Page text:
The danger posed by synthetic diamonds has come under the spotlight in recent weeks. Tom Moses, senior vice-president of the Gemological Institute of America, says that synthetic diamonds are increasingly penetrating the trade in natural diamonds. "Just a few months ago, we saw an attempted fraud on a large scale using synthetic stones," he said. Synthetic diamonds have been around since the 1950s in different industries as well as for research purposes, he explained. The machinery used to make synthetic stones had not changed a great deal in the past several decades and is based on the same technology that has been in place since the 1970s, he added. "The most worrying aspect is color treatment of synthetics. There is now a separate market dealing in blue synthetic diamonds. Synthetic diamond manufacturers manage to create color diamonds relatively easily and through an extra process after they have been made it create difficulties in identifying them." He said that mixing natural and synthetic diamonds in the same parcels created a challenge for the GIA's labs around the world. Moses explained about the latest ways of identifying synthetics, the type of such stones available on the market, and the cooperation between the GIA and De Beers on the issue. "De Beers is a strong partner of ours and we have been working together for many years. They have built up a huge knowledge base on synthetics that is shared with us." There are three types of synthetics, he explained. There is High Pressure-High Temperature (HPHT) created stones made in a process that replicates the conditions in the ground when natural diamonds are formed. There are Chemical Vapor Deposition (CVD), and the relatively new NPD process which makes synthetics via nanotechnology and has been developed in Japan for industry and research purposes. CVD-created diamonds have been undergoing considerable improvements in recent years, Moses said. However there are problems in the layer process of making them that cannot yet be dealt with by the manufacturers and that provide signs of their origin. "CVD diamonds are identifiable due to their recognizable patterns of growth," he said.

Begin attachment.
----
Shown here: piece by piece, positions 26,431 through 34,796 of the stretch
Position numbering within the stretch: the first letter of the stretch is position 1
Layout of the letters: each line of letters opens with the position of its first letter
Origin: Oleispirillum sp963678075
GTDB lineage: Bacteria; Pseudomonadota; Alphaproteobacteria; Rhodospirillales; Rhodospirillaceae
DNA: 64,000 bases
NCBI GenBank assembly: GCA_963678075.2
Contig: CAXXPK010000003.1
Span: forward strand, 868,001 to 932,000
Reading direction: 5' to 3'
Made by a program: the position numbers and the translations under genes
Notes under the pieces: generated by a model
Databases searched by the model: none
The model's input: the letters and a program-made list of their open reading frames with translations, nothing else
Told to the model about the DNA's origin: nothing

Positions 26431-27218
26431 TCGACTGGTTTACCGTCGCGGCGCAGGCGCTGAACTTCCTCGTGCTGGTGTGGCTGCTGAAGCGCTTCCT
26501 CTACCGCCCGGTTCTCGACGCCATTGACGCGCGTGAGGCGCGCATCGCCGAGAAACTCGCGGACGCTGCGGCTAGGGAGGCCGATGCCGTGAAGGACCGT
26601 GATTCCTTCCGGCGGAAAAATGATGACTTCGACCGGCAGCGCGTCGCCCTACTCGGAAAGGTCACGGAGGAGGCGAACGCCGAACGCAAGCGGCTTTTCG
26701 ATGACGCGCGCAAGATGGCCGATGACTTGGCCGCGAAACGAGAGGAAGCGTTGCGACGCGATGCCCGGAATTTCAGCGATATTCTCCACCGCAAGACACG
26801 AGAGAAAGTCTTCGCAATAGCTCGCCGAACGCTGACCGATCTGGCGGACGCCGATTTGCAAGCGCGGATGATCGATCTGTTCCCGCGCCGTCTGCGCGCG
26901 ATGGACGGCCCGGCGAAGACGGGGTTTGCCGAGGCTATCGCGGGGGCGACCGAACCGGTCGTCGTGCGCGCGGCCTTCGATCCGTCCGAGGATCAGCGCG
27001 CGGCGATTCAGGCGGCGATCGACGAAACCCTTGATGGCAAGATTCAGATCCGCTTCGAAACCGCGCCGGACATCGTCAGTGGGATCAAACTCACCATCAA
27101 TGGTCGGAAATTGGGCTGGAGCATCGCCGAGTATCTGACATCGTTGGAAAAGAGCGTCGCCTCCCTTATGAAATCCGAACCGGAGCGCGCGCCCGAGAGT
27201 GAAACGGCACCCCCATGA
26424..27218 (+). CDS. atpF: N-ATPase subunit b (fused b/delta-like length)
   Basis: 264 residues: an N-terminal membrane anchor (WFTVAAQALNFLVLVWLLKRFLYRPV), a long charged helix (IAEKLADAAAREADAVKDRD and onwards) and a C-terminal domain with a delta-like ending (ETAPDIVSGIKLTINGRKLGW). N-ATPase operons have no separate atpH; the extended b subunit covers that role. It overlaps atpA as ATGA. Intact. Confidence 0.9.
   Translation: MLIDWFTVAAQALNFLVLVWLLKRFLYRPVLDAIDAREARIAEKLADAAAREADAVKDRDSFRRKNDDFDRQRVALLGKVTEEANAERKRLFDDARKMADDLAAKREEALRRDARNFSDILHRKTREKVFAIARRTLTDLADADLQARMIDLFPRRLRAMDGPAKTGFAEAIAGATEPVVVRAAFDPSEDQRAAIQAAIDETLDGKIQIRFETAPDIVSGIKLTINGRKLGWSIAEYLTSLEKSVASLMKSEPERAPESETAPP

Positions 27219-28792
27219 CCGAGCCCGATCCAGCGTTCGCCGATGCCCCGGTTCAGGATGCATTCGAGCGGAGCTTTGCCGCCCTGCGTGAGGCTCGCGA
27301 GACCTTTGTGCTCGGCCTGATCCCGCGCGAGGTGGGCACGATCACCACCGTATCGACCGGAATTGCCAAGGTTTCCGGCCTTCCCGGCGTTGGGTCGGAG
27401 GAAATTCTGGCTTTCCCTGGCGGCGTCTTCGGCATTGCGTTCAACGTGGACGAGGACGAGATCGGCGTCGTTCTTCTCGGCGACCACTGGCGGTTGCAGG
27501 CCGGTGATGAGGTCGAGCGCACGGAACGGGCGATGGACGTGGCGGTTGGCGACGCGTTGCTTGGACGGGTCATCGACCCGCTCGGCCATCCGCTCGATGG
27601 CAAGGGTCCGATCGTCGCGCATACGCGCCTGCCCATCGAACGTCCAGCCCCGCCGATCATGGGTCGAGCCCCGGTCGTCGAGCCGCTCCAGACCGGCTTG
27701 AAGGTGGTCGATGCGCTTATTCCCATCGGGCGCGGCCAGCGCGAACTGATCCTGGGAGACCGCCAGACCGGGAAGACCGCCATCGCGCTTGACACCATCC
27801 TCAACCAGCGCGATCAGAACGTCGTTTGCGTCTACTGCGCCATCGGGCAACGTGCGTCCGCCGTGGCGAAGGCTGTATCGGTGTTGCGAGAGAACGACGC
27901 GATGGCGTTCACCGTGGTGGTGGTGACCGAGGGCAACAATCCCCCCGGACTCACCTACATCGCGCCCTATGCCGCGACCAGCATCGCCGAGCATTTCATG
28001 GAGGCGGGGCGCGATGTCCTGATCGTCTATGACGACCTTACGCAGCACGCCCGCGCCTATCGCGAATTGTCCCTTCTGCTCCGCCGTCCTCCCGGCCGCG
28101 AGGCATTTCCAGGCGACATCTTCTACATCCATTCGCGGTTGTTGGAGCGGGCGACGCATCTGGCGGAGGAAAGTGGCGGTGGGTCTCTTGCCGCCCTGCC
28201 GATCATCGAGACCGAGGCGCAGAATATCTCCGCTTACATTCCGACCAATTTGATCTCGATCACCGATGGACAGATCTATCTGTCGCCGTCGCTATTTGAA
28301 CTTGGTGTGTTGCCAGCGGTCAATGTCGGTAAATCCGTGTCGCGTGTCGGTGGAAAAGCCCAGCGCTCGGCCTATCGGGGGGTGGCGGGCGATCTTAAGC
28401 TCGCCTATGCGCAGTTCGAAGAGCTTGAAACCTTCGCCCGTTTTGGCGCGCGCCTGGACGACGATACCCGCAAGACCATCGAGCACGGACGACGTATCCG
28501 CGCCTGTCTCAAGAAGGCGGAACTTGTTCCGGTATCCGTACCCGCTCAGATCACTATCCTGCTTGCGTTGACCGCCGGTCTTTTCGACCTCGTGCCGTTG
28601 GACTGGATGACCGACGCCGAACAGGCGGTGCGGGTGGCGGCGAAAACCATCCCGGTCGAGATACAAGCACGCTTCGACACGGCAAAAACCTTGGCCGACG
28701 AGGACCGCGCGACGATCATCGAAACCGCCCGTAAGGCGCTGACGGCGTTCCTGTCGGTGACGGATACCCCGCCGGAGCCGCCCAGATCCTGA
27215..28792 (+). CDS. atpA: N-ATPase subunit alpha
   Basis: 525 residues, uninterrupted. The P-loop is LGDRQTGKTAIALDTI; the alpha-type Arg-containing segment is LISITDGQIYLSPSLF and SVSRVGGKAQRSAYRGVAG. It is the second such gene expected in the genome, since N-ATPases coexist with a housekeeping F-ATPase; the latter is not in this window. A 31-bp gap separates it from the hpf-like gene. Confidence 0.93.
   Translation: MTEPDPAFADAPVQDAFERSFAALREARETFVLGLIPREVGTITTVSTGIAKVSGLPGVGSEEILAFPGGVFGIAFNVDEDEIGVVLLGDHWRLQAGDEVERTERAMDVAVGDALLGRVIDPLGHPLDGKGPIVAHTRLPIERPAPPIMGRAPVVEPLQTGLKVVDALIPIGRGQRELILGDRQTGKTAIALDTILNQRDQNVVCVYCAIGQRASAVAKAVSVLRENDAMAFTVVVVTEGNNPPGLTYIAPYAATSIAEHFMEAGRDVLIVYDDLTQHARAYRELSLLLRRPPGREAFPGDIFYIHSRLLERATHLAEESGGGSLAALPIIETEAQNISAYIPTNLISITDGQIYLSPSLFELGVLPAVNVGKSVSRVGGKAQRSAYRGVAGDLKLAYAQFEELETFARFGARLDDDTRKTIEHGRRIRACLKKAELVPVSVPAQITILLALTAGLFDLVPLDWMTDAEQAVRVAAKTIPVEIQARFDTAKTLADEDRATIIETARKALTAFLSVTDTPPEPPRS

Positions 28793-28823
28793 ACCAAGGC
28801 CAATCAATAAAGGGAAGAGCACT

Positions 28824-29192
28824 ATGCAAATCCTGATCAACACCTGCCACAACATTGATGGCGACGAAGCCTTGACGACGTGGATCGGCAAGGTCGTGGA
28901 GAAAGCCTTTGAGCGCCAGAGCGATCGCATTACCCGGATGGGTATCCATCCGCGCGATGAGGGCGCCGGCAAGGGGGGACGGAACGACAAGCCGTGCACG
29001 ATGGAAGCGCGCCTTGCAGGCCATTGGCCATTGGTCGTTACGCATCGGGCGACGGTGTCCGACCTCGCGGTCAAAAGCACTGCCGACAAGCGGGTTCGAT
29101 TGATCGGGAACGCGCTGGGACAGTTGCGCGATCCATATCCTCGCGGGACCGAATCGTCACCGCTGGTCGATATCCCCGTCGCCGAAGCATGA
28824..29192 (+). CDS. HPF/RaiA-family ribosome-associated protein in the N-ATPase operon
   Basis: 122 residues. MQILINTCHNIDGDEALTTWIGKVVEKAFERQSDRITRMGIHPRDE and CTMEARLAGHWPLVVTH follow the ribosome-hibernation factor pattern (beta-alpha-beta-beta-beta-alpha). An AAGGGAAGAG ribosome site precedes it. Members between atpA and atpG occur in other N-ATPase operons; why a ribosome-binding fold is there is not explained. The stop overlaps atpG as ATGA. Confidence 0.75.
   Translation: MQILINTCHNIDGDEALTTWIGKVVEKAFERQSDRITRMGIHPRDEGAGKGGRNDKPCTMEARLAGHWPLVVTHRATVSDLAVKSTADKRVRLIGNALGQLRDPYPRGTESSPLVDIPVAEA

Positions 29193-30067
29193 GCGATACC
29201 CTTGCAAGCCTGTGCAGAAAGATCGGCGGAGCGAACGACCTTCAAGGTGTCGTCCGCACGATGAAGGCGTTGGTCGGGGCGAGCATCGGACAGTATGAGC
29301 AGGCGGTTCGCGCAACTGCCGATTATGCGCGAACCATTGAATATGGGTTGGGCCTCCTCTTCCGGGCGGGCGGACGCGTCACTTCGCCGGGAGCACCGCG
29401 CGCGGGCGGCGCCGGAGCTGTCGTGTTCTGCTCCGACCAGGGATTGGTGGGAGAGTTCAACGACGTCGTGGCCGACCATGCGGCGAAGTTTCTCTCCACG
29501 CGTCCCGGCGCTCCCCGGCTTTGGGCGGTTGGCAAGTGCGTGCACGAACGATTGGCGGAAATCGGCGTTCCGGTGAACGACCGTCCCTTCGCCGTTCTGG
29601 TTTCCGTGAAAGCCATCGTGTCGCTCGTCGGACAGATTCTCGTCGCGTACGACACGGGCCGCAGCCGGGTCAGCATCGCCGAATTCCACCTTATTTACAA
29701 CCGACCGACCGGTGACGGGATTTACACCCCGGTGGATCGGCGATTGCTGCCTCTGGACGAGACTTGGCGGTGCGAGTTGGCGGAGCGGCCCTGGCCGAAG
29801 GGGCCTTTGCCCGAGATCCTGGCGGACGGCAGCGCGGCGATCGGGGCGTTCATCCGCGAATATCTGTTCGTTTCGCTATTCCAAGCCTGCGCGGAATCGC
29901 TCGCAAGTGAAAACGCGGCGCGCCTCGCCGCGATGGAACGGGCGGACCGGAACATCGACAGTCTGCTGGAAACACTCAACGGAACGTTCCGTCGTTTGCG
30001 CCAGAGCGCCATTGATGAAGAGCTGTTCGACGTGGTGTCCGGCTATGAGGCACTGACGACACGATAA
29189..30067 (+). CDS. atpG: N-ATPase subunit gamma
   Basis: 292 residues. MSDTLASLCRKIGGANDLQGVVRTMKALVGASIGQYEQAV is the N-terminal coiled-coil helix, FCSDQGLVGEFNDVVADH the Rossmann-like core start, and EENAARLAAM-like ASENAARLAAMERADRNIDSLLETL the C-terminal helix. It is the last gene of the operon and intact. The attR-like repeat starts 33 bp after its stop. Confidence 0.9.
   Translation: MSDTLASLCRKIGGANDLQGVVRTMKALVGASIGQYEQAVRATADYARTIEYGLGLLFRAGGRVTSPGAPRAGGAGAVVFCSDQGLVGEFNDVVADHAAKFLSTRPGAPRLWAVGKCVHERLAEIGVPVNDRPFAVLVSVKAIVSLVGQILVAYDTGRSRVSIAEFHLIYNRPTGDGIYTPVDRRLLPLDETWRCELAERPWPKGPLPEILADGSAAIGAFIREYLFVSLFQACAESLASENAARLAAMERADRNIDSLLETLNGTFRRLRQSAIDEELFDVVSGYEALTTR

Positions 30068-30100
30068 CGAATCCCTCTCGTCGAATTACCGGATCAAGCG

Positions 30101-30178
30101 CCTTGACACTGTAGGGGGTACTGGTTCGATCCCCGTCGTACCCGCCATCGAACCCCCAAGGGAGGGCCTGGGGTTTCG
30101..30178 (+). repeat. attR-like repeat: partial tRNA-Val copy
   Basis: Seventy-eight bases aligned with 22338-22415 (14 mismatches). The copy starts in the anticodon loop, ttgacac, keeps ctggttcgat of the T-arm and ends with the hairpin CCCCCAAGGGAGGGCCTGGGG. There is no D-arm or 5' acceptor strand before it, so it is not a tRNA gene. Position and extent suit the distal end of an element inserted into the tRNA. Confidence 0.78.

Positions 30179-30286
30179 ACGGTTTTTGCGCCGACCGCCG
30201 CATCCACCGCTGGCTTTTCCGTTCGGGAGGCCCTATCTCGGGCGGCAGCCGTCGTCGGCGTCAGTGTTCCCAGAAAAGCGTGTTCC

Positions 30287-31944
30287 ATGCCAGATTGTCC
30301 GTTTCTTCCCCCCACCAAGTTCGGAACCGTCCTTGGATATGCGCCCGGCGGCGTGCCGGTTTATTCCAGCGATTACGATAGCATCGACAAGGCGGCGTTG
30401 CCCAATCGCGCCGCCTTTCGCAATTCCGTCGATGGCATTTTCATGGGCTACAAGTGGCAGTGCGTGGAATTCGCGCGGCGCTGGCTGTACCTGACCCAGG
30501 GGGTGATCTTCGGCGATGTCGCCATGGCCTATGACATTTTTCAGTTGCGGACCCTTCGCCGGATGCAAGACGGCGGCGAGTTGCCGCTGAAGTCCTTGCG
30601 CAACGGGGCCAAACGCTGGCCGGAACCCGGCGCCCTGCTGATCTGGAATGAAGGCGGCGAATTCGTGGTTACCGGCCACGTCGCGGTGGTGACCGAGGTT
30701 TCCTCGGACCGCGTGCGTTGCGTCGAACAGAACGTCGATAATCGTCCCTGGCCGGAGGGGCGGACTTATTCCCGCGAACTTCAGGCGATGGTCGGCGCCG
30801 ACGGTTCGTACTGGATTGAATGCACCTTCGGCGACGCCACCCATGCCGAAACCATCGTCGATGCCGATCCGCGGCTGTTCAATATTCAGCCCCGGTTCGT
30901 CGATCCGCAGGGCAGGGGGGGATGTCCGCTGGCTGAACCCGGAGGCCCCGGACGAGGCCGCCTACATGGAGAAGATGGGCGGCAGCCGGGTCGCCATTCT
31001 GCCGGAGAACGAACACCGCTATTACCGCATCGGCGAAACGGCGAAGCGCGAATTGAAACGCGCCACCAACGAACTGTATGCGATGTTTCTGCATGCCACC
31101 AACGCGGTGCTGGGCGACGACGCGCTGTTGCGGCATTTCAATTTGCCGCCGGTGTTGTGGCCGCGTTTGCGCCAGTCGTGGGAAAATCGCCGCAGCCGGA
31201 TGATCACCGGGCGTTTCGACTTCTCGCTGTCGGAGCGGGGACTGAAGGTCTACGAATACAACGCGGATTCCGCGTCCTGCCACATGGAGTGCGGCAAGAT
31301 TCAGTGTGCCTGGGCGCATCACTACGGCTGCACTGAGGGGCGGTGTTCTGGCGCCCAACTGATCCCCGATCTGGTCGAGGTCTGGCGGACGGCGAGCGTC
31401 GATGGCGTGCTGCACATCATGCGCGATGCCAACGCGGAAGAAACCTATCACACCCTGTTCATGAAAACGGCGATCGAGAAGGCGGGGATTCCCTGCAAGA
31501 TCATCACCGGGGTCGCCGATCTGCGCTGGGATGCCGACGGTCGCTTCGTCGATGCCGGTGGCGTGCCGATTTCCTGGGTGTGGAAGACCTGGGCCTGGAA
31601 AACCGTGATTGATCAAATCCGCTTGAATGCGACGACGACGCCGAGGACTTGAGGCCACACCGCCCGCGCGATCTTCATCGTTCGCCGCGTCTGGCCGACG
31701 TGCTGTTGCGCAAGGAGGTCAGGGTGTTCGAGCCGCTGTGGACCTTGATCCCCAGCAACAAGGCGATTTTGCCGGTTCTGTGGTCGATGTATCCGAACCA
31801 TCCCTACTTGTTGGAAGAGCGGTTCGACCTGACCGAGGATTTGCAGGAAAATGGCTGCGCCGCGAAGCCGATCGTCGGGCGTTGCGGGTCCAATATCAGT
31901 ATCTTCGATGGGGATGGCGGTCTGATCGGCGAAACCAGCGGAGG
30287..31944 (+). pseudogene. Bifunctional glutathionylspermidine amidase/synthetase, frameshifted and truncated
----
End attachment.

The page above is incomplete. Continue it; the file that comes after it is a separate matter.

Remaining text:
Although recognizing the dangers, Moses is nonetheless relatively optimistic on the issue of synthetics: "The GIA was founded in order to ensure consumer confidence since customers spend significant sums on diamonds. Our methods of identifying synthetics are continuously becoming more sophisticated. There are permanent characteristics in all the different kinds of synthetics stones, and our labs do great work to ensure consumer confidence is not affected." He added that the GIA is working on an identification kit for diamond companies regarding synthetics that will be available for diamond firms around the world and available for purchase during the next two years.

$500 million of synthetic polished diamonds in 2012
Meanwhile, Diamond Intelligence Briefs publisher Chaim Even-Zohar estimates that around $500 million of polished synthetic diamonds entered the diamond pipeline in 2012 out of a total of $22 billion of polished goods. Even-Zohar, who also publishes a well-known annual diamond pipeline chart, included synthetics for the first time in his recently published chart for 2012. "You have not heard about this because nobody is telling you about it," he said. "The synthetic diamond manufacturers have substantially increased their production with the use of hundreds of diamond-growing machines.

He said a "perfect" system has been developed where diamonds are produced using the Chemical Vapor Deposition (CVD) and then the color is improved using the High Pressure-High Temperature (HPHT) system. "According to estimates, in Surat, 5-7 percent of diamonds produced that weigh less than one point are synthetics."